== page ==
Thursday, September 26, 2013

My second trip to Riyadh - III


Please DO NOT, I repeat, DO NOT use the photographs here or share this post on social media as the site visited by me belongs to the Government of Saudi Arabia and we are under instructions NOT TO POST THE PHOTOS ON ANY SOCIAL WEBSITE.

In my previous post, you got a glimpse of the excellence that represented the organisation of the conference. I still have to tell you about the car, but please wait while I talk to you about the evening program on day 2 of the conference - which, for me, was the first day of attendance. They took all of us by a specially hired SAPTCO bus (the public bus service of the kingdom) to a place that was a long way off. We drove past busy city areas, reaching the more secluded airport area, and then went past that and drove for another forty-five minutes at a "convoy" speed, led by police cars and followed by many official and other cars. Finally, we reached the end of our journey at a place where one of the princes of the King has created a complete real-size replica of the original palace of King Abdul Aziz bin Saud. The replica is made with original constructing material, which is a mix of mud and some kind of lime, and spans over many rooms, alcoves, the royal kitchen, the sleeping rooms, the armoury, the towers, the school (which, incidentally, was the first school started in KSA), and several other utility areas. We were greeted by decorated camels mounted by professional camel riders. Then, we walked through an entrance lobby adorned with old clothes, ancient muskets and rifles, ceremonial clothes and many decorative items  to reach a huge "hall" with many pillows and seats set against all the walls. Here, they served us a glass of juice. There were many rooms leading off this central hall, and there were guides who took us on a tour through the entire structure.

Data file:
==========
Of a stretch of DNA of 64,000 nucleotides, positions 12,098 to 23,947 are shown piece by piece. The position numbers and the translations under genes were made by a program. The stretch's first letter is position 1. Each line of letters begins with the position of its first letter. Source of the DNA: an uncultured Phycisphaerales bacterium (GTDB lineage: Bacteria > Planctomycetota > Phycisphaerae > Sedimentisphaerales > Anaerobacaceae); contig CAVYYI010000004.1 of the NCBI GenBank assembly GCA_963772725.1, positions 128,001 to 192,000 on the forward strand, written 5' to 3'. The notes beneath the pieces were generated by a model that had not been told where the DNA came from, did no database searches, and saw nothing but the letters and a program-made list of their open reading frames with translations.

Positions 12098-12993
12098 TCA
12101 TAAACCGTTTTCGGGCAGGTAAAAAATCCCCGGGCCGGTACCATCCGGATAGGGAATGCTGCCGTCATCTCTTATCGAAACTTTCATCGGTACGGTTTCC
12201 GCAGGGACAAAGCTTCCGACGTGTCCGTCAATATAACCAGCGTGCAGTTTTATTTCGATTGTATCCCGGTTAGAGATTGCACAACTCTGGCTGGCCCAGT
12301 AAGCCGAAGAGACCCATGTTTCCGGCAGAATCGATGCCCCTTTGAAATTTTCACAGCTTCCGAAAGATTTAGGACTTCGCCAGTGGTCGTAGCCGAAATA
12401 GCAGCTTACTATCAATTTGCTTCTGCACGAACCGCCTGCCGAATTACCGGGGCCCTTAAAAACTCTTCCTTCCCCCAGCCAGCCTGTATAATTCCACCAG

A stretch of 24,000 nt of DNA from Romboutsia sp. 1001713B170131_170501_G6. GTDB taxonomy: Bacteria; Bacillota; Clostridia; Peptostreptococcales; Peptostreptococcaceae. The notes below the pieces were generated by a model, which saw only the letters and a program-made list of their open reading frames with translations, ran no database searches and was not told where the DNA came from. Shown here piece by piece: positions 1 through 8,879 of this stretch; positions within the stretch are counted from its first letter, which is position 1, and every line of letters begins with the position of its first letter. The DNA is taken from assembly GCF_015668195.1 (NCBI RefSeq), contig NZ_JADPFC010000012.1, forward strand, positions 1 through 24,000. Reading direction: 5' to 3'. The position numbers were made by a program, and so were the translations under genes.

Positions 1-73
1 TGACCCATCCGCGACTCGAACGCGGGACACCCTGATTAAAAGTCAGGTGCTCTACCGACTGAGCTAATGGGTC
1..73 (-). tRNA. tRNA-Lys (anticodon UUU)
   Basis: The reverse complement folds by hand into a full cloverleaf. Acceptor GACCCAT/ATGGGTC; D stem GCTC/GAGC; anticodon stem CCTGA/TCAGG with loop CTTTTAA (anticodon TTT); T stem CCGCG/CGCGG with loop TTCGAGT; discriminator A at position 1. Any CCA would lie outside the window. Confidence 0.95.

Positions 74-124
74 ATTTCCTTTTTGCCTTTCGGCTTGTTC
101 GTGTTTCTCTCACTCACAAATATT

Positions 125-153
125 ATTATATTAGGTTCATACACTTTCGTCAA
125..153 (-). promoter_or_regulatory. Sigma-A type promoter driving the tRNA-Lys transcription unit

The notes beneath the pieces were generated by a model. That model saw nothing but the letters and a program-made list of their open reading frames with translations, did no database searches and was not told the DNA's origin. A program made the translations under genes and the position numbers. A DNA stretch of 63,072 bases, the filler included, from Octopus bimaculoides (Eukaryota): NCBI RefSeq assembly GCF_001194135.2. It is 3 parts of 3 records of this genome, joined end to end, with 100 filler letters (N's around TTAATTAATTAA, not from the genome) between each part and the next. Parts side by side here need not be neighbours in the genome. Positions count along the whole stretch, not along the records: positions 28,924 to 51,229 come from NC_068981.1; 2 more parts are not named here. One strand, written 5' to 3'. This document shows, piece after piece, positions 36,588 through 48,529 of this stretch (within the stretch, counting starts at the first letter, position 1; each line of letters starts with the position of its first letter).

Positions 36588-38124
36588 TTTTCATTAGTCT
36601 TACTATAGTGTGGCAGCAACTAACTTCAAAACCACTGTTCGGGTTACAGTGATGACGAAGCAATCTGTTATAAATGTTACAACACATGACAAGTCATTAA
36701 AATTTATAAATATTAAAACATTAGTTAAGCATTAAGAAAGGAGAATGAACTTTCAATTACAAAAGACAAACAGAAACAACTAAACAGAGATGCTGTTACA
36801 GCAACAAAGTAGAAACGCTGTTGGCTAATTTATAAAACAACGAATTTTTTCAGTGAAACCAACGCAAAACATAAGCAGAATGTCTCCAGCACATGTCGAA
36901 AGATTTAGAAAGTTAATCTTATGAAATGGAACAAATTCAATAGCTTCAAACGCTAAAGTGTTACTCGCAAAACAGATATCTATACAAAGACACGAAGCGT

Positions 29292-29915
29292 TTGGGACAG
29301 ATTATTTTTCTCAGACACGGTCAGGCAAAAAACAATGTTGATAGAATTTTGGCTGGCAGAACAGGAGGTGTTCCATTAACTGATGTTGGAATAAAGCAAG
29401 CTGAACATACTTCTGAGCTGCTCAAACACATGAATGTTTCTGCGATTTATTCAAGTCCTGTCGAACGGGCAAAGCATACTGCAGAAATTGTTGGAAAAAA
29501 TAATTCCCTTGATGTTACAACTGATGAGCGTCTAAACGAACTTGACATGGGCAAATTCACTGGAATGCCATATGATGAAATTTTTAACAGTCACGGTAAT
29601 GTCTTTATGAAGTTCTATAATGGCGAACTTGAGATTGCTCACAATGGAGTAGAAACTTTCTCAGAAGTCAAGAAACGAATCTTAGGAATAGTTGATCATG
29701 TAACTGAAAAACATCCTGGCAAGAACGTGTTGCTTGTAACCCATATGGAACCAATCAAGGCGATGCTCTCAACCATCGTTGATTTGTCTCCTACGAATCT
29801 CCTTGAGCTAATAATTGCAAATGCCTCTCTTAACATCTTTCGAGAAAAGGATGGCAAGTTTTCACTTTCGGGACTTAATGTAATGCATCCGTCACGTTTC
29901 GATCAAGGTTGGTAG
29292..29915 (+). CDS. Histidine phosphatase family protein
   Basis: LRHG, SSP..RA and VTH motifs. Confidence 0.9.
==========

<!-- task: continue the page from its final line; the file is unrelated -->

The welcoming camel

Traditional wall decor in the corridor leading inwards

A decorative door to an inner room

King Abdul Aziz bin Saud

A battle picture from the mid-forties of the last century

The central hall

The tall king stands among his soldiers at the battle-front

The ground plan of the replicated palace with nine watch towers

Tools of the kitchen

A bore-well in the center of the kitchen

The larder

The oven

I don't know, but they look like treasure boxes!

The arms at the bottom of a watch tower

The steps go up to the observation platform atop a tower

I get the opportunity to ride the camel to the party-dining area

This Japanese kid (son of a conf. delegate) is really living it up

The receiving area for the party with more scenery

The "royal" toilet for guests at the palace

An alcove within the toilet space

Traditional "qahwa" being made here (this is Arabian coffee)

Qahwa server

Photos of previous kings adorn the inner walls of the "majlis" (sitting room)

This and many other photos of the King or his prince with world dignitaries 
(Here, President Jimmy Carter)

Majlis ceiling

Majlis wall with arms

Super cool velvet decoration window
We visited the various rooms, and then, we were escorted outside, where a few among us got to ride the camels to go to the next entertainment area where we would be served the traditional Arabian coffee (known as the qahwa) and then be escorted through a replica of the old town of Riyadh. But, more of this in my next post.

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